DJB, i highly recommend the book i referred to above. It makes a case that there is no such dichotomy. (It also serves as a primer to economist Amartya Sen's writings. I bought a bunch of Sen's books when i was in India, but did not know what his work was all about until Putnam's book explained it to me.)

Bernardo F. Ronquillo said...

You cannot talk about freedoms and principles with Gloria Macapagal Arroyo because she has long negated them. The conspiracy to oust Erap was done against all principles and freedoms. Even those that were with Gloria then found this out and has dissociated with her. Men and women with principles cannot stay with her for long.

Imagine now a bishop filing a third impeachment complaint against her. And Nograles' response is par for the course as far as he is concerned.
Is impeachment a GAME? Congressman Nograles thinks it is. And yet according to him it is not a game of skill and ability but of numbers. Rather, it is decided by how many more people are on one side. To him it is not a matter of right or wrong but of who’s got the numbers. If this is true, then a Parliamentary System, if they are going to be the players, will also be a numbers game. That is PATHETIC.

Willy B. Prilles, Jr. said...

"am doing a further critique on the Philippine curriculum. It's full of that fact/value dichotomy. Have to work that idea in..."

I'll look forward to it Dean. We had our regular School Board meeting yesterday, and we touched a little on the curriculum, mainly on very little time allotment for IT education (a measly 20 hours for the whole year if I'm not mistaken).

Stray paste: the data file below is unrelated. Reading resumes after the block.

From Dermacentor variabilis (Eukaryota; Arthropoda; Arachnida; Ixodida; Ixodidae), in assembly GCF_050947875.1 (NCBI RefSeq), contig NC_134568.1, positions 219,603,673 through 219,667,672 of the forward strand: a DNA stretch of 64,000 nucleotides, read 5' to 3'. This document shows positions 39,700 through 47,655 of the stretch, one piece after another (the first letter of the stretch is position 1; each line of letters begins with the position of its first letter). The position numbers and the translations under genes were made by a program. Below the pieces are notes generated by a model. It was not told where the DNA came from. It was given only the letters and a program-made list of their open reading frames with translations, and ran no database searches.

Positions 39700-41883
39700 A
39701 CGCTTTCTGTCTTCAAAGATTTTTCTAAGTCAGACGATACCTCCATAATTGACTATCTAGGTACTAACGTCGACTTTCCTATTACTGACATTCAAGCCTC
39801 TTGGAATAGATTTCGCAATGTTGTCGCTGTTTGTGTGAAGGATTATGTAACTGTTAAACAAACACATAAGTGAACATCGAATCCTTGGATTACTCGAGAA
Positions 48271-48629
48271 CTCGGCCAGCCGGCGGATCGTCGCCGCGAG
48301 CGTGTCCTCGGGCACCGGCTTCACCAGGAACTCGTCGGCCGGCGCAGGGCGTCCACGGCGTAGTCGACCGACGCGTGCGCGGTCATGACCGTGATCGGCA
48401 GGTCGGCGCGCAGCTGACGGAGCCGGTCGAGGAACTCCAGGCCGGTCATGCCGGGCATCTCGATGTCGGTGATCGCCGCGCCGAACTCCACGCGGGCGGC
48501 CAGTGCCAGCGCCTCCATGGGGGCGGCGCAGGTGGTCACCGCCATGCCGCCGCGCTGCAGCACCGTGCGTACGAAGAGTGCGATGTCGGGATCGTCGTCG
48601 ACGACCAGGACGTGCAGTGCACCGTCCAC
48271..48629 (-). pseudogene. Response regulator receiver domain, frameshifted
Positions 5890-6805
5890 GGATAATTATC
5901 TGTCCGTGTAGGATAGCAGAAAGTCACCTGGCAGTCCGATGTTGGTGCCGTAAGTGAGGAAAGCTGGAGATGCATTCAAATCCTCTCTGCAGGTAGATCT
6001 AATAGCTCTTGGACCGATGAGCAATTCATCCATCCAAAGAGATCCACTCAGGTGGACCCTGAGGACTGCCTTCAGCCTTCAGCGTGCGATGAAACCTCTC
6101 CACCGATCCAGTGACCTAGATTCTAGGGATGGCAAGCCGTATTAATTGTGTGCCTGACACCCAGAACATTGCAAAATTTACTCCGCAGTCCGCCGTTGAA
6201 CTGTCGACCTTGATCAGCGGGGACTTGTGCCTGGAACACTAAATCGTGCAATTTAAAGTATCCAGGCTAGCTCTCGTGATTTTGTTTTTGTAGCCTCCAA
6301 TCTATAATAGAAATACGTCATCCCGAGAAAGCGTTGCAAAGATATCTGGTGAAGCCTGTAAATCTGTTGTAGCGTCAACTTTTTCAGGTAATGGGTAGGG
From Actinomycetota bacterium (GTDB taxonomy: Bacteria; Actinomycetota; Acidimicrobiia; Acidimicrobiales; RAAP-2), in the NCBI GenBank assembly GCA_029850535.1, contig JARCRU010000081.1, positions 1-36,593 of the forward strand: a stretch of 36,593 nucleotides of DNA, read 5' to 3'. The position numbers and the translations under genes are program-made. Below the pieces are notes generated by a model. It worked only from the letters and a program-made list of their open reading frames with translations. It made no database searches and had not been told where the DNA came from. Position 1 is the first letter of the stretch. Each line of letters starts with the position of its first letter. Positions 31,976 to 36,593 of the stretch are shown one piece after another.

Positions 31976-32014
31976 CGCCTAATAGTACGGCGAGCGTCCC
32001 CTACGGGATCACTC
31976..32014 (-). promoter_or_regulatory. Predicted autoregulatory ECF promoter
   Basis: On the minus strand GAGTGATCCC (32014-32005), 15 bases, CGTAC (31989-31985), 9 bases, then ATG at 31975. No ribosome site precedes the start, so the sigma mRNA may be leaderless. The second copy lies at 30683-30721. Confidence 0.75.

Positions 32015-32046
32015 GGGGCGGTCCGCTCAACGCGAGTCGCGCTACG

This one of the reasons why we are not getting the bang from the buck we invested in computer labs for all our elem schools. Problem is, you can only add hours, but not reduce what the curriculum prescribes.

Rizalist said...

The deeper I get into PELC and even the core subjects, I see the problem ever more clearly: there's too much stuff that really doesn't belong and too much stuff that should but isn't there at all. If we could only knock some sense into it, billions of pesos would fall out for the real material needs of the students and the teachers. Just think if Ayala were managing the thing, it wouldn't invest huge resources like 150 billion pesos in this insane manner.

I guess my position is hardening that the problem with education is that it is stuck in a socialist mold that must be broken. Else it is hopeless and we are just kidding ourselves and the future generations.

diliman72grad said...

Europeans will laugh their heads off were they to hear that a learned, well-read, independent-thinking intellect of the Philippines stated that the Philippine president committed an impeachable offense because she recently took actions to abolish the death penalty.

Filipinos, too... are laughing their heads off.

Rizalist said...

Welcome DilimanGrad72,
Whether her act is impeachabl eis a thing for the Congress to decide. But what do you think of the proposition that it was a culpable violation of Nonestablishment, which is the real topic, not the death penalty per se. Can the Congress pass a law and the President sign it, bring it to a religious headman, and announce that it has been passed in support of his teachings?

baycas said...

wow! an acceptable proposition you've laid down. somehow, there was a violation of the "nonestablishment" clause (which prohibits the state to pass laws which aid one religion, aid all religions, or prefer one religion over another).

the state's concerted efforts to abolish death penalty (which senator joker arroyo finds to be consistent with the Philippines’ standing as a Christian country) and gloria's ultimate speech on the day of the abolition tell it all:

We have taken a strong hand against the threats to the law and the republic, but at the same time we yield to the high moral imperatives dictated by God to walk away from capital punishment.

...and the coup de grâce of offering a copy of the abolition law as a gift to the Pope may show preference to Christian views on the matter.

how about the non-believers' (of God) views on this? were those actions in conformity with a neutral state?